In order to understand Meursault s rebellion one must first understand the nature of his personality as portrayed by Camus. The novel begins with the laconic assertion Mother died today. Or, maybe, yesterday; I can t be sure. Meursault s lack of emotion of his mother s death eventually leads to his own. The conflict here is Meursault s refusal to fake sentimentality since he does not feel anything. His mother s death briefly interrupts the pleasant flow of Meursault s life; a life devoted to appreciating sensation. He loves the feel of a crisp towel in the washroom. He enjoys eating, drinking and smoking cigarettes. He loves to watch the sea and the sky. Swimming and making love to beautiful women like Marie are his favourite pastimes, so much so that an offer of a job promotion in Paris does not in the least appeal to him. He loves the feel of a crisp towel in the washroom. He enjoys eating, drinking, and smoking cigarettes. When something bores him or distresses him he simply goes to sleep, as he does on the bus to his mother’s funeral and even in jail. He is a detached observer of life. Symbolic of this quality is the Sunday he spends watching the ebb and flow of life in his neighborhood from his apartment window. Camus describes in detail the street scenes yet never does Meursault become involved in them. Meursault is distant from the messiness of plans, ambitions, desires, hatreds, and even love. Marie’s protestations of love only puzzle him. When she asks him if he wishes to marry her he agrees only because he sees no real reason to refuse. He helps in Raymond’s nefarious schemes for equally bland reasons, and also because Raymond plies him with food, drink, and cigarettes. He is even distant from his own trial. It interests him because he has never seen a trial before.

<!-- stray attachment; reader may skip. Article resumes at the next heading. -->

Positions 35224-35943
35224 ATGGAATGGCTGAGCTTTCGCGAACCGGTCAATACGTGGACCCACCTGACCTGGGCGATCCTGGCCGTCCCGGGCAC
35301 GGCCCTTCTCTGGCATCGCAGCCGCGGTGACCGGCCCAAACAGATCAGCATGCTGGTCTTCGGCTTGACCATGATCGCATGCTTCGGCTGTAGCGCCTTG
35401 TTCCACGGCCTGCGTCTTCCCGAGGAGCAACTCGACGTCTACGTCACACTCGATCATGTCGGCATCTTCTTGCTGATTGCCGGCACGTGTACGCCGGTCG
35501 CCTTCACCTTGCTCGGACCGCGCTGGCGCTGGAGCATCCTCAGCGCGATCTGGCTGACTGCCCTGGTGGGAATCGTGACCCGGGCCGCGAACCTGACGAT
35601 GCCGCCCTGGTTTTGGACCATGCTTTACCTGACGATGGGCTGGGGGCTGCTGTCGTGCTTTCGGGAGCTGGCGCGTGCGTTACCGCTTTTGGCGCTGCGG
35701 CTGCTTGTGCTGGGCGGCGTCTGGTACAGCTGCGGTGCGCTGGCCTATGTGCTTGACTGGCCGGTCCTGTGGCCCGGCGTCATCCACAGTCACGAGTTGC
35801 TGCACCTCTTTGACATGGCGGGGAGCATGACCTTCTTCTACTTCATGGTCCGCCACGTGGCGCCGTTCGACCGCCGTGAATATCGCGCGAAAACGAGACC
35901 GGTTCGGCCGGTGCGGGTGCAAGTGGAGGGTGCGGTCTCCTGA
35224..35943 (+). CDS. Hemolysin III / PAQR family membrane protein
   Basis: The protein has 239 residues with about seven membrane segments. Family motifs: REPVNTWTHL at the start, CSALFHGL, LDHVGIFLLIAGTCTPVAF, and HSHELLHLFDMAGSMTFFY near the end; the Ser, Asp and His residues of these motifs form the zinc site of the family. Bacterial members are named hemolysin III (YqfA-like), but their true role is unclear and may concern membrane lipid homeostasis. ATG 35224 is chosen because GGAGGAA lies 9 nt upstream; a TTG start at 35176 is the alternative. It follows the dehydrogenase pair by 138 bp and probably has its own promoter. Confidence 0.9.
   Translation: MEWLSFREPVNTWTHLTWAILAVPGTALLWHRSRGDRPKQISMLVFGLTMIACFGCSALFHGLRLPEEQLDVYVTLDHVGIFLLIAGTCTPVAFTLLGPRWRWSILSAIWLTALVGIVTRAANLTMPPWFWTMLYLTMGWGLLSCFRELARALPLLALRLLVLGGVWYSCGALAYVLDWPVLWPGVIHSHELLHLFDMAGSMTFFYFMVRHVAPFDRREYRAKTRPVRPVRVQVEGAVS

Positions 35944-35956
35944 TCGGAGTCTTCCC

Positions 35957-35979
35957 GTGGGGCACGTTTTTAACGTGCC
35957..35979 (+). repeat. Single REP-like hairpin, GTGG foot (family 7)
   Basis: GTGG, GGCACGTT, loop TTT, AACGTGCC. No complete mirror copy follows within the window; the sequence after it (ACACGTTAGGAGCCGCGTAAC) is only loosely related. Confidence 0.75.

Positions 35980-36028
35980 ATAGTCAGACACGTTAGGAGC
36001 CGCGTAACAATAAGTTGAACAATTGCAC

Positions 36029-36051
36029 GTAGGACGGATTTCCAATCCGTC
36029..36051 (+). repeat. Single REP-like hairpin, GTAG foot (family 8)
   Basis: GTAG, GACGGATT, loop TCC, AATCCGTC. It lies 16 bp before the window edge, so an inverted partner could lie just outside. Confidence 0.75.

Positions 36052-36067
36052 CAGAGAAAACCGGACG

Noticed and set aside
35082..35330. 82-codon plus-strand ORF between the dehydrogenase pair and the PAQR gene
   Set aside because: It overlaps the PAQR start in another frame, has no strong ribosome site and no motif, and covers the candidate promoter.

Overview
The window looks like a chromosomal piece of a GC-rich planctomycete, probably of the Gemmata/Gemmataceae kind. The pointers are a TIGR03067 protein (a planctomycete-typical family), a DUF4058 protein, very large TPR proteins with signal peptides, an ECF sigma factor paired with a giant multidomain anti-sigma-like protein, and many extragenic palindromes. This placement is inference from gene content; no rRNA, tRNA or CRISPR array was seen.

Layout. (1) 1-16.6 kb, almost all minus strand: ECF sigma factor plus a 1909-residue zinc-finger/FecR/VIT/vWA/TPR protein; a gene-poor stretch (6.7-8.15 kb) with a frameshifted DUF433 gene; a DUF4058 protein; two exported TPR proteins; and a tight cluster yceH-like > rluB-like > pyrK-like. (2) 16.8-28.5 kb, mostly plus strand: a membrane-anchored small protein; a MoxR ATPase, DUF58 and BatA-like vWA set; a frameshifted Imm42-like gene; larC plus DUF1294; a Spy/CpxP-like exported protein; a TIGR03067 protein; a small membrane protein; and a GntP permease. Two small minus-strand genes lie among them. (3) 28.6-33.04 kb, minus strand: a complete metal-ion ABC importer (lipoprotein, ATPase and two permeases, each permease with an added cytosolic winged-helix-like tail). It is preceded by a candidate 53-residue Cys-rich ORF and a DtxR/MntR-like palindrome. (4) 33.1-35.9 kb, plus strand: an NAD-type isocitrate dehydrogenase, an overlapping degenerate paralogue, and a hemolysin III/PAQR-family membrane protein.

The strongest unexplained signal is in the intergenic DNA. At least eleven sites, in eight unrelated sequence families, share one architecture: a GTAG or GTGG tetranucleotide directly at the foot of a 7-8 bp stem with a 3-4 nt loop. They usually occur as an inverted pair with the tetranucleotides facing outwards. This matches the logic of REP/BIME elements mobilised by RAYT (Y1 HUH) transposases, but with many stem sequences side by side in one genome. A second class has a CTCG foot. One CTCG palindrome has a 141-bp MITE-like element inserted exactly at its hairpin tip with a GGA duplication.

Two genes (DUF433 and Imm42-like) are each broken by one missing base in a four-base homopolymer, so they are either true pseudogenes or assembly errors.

This easy-going, pleasant hedonism is interrupted permanently by Mersault s murder of the Arab on the beach. Not only is he incarcerated, but he also must examine the reality behind the illusion of his trial and ultimately, of his life. It takes him a while to realise that the judge, the jury, the journalists, even his own lawyer, do not wish him well. Meursault finally realises that he is going to be convicted, not because he killed an Arab, but because he did not mourn his mother s death.